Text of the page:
I'm afraid of Zadie Smith

I love Zadie Smith. She is precise and direct and not at all precious about her work, or about being a writer. Which also makes me afraid of her. It's a healthy fear though. The kind of fear I also have for the ocean, or a tiger. There's just so much to respect there. Here's what she said when she was asked about her writing routine:

Any small room with no natural light will do. As for when, I have no particular schedules... afternoons are best, but I'm too lethargic for any real regime. When I'm in the flow of something I can do a regular 9 to 5; when I don't know where I'm going with an idea, I'm lucky if I do two hours of productive work. There is nothing more off-putting to a would-be novelist to hear about how so-and-so wakes up at four in the a.m, walks the dog, drinks three liters of black coffee and then writes 3,000 words a day, or that some other asshole only works half an hour every two weeks, does fifty press-ups and stands on his head before and after the "creative moment." I remember reading that kind of stuff in profiles like this and becoming convinced everything I was doing was wrong. What's the American phrase? If it ain't broke... 

I agree, Zadie Smith. But like usual, I could never have said it better than you. 

George Saunders: What stories are "about"

George Saunders was interviewed by Deborah Treisman about his latest New York short story, Mother's Day. The following paragraph resonated with me, about how important it is to not be bullied by intention when starting out with a story.

It’s funny with stories (or, at least, with mine)—they are, of course, going to be “about” something and appear to present certain views re those things, but if I start out with that sort of intention the story never proves interesting enough to finish. What seems to happen is that, while I’m concentrating on the more mundane technical aspects (working on individual lines and the point-to-point logic and velocity and so on), a certain set of meanings will begin to come forward. So I’m dimly aware of those but trying not to be too aware of those, lest the story become only about those, if you see what I mean. It’s really only when the story is done (like, in this case, within the last week or so) that I can do much direct thinking about what themes it might be taking on, and then—weirdly—the thematic stuff seems to have taken care of itself. The story is about something . . . but hopefully more than I planned or could see at the outset.

Literary Gut Punch: From Jonathan Safran Foer's Everything Is Illuminated

I've been waltzing down memory lane the past few weeks, first, enjoying my favourite novel— Extremely Loud and Incredibly Close— in an entirely new form, and then, feeling ravenous for all the Safran Foer work that exists, I decided to reread Everything Is Illuminated.

Last night, as my eyes were still reading, my eyelids began doing their sleep dance. And through drifting lashes, my eyes swept across these two sentences, so beautiful that my eyes shot open again. I creased the upper corner of my book and made a note on my heart to add this to my Literary Gut Punch collection as soon as I woke up. Here it is:

He would fall asleep with his heart at the foot of his bed, like some domesticated animal that was no part of him at all. And each morning he would wake with it again in the cupboard of his rib cage, having become a little heavier, a little weaker, but still pumping.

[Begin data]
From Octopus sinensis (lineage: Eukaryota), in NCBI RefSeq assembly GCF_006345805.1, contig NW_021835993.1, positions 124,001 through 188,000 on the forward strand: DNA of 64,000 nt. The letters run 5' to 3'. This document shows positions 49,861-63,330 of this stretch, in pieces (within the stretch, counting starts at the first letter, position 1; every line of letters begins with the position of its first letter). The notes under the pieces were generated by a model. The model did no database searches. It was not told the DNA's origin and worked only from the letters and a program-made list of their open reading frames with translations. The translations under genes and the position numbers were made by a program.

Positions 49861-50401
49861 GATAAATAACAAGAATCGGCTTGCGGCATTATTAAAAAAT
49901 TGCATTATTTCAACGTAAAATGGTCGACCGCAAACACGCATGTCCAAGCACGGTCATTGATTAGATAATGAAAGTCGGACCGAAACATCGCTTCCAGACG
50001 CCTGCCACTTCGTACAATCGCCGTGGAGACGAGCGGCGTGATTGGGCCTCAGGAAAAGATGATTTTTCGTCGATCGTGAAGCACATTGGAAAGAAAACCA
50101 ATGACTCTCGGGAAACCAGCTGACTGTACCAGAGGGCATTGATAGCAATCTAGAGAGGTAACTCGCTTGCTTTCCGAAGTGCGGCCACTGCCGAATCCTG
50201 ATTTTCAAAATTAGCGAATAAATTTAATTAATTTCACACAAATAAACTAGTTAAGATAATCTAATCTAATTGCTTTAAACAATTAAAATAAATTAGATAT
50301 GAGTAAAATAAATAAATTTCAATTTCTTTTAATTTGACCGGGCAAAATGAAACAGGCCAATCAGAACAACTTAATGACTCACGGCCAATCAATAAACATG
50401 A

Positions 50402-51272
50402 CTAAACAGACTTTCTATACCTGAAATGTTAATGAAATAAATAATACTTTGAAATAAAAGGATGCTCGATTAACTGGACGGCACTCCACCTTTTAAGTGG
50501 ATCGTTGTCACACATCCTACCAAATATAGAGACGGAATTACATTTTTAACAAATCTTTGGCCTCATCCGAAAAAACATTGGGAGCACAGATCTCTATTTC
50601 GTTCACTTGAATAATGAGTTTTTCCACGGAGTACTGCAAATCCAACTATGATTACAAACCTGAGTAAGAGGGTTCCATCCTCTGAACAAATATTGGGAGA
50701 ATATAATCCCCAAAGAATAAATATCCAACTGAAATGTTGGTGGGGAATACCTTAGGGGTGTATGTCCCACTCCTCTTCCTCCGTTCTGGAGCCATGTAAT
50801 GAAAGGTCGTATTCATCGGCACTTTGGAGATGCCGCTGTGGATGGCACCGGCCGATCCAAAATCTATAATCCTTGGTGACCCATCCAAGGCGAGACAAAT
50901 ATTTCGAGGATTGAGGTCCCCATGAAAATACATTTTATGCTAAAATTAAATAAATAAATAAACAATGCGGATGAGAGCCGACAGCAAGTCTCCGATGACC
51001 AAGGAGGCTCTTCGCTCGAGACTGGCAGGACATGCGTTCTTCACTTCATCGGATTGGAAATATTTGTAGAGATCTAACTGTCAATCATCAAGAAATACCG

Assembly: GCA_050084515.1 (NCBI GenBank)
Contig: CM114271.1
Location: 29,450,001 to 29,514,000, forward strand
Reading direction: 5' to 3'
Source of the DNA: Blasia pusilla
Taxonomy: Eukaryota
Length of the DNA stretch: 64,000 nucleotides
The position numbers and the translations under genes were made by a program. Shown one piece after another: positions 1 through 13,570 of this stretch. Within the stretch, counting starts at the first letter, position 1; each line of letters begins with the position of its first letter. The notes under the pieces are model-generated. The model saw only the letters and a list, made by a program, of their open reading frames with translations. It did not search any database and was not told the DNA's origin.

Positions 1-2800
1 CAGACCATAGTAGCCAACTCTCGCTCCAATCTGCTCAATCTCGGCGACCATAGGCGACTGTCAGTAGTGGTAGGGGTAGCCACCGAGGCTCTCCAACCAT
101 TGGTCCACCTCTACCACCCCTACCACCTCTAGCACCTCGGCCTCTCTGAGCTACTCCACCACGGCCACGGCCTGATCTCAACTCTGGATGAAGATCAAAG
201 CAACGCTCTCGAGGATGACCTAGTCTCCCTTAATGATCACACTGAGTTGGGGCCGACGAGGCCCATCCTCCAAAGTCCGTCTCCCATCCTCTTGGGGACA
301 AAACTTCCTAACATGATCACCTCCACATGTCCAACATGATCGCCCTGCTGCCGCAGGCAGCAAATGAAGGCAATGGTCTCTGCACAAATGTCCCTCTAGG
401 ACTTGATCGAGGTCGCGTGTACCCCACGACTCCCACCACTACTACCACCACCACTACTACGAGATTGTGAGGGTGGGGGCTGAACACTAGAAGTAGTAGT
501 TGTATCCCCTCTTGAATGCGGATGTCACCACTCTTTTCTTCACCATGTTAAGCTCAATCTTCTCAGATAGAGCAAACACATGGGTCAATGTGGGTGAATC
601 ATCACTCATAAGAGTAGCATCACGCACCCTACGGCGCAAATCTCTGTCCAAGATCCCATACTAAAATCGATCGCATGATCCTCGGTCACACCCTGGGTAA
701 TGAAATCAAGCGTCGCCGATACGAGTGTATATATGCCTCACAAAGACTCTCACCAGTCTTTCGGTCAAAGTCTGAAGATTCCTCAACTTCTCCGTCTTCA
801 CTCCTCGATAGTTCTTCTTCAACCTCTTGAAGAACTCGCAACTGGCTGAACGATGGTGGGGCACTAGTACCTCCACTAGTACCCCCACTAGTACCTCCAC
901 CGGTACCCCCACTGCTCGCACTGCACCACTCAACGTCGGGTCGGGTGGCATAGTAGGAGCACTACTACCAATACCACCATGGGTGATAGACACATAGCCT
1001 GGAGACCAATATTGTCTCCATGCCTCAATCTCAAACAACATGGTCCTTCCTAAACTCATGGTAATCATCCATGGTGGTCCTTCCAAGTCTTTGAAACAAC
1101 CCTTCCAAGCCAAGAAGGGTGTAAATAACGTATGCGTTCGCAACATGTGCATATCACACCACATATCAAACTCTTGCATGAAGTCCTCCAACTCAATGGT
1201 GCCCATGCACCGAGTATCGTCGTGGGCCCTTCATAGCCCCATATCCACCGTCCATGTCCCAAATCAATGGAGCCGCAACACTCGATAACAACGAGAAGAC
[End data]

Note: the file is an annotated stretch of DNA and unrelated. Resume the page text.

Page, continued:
Literary Gut Punch: From Jonathan Safran Foer's Extremely Loud and Incredibly Close

Extremely Loud and Incredibly Close has been my favourite novel since the day I picked it up. While working as a bookseller at The Bookshelf in Guelph, I remember I sold a record number of copies over one particular holiday season, so enamoured with Oskar that I seized every opportunity — which typically presented itself in the form of an unsure reader wanting to be dazzled by some piece of work, or wanting for a loved one to be dazzled by some piece of work — to send a copy of the book out into the world. 

Recently, I decided to listen to the audiobook, which I had never done before. It was a beautiful way to experience the story. How could I not include the following passage in my ever-expanding collection of Literary Gut Punches

In bed that night I invented a special drain that would be underneath every pillow in New York, and would connect to the reservoir. Whenever people cried themselves to sleep, the tears would all go to the same place, and in the morning the weatherman could report if the water level of the Reservoir of Tears had gone up or down, and you could know if New York is in heavy boots.

My Oma took a nap and decided she'd stay asleep

My Oma, Adelheid (Heidi) Margarethe Tomaszewski, passed away yesterday during her daily afternoon nap. She was not someone that you'd call a pushover in any sense of the word, but much of that can be attributed to the hard shell she built around herself in order to survive. She lived in Germany during the Second World War. After the radios were confiscated by the nazis, her and her mother would take turns each night pulling an old radio out from underneath the floorboards, dusting it off and listening to the news on the BBC, full of horror and fright. When the war ended and my Opa (a prisoner of war) was released, they married quickly, had my Dad, and soon found themselves on Pier 21 in Halifax. New Canadians, with only $10 dollars to their names, they got on the train that would eventually lead them home, to Alberta, a place the three of them would come to love fiercely (hence my namesake). While on the train between Winnipeg and Calgary, my Dad took his first steps.